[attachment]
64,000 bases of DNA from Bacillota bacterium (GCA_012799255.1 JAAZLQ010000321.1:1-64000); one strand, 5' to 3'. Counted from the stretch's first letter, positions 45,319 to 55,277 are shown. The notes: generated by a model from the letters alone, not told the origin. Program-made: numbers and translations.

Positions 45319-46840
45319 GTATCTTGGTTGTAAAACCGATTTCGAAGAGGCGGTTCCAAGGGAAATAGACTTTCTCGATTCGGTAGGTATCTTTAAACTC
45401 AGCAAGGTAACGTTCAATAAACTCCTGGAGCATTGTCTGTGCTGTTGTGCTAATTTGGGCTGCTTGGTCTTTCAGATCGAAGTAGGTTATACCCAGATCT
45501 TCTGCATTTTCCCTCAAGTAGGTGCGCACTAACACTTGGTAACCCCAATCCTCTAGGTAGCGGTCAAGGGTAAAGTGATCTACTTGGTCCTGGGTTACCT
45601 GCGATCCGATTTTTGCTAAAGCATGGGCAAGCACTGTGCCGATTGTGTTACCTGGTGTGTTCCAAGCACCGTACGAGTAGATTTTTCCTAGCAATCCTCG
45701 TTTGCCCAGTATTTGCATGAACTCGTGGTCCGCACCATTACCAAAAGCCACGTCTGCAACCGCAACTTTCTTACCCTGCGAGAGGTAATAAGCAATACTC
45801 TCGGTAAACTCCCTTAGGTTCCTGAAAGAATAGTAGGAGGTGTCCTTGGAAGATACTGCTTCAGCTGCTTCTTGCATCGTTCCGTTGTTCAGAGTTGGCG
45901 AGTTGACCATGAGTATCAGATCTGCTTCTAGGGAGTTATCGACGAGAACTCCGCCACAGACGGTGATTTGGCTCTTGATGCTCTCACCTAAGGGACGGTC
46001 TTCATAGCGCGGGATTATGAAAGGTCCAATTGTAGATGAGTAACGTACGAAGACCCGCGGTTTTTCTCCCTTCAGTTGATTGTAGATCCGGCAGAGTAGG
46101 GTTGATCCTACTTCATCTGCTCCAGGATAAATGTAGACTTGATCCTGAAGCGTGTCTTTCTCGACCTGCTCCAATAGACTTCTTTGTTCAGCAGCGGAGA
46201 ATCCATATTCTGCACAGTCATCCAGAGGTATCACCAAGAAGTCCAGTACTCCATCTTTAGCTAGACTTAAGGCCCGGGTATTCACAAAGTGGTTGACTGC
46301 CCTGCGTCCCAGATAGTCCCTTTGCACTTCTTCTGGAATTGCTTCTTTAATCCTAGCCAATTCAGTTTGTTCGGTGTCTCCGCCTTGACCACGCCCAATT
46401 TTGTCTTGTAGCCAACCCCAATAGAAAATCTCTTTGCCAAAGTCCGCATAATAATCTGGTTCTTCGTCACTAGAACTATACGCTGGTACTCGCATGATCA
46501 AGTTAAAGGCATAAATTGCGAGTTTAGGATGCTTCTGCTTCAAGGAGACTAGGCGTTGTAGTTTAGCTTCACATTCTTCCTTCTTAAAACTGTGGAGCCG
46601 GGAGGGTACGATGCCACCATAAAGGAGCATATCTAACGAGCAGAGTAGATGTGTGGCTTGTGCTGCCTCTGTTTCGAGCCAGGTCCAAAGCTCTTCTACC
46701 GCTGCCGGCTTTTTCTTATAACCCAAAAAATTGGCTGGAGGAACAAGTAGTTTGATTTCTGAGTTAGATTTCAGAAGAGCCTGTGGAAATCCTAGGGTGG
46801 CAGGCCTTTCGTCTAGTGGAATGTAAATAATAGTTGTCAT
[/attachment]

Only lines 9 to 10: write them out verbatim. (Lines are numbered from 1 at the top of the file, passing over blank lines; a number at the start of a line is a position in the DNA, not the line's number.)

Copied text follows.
45901 AGTTGACCATGAGTATCAGATCTGCTTCTAGGGAGTTATCGACGAGAACTCCGCCACAGACGGTGATTTGGCTCTTGATGCTCTCACCTAAGGGACGGTC
46001 TTCATAGCGCGGGATTATGAAAGGTCCAATTGTAGATGAGTAACGTACGAAGACCCGCGGTTTTTCTCCCTTCAGTTGATTGTAGATCCGGCAGAGTAGG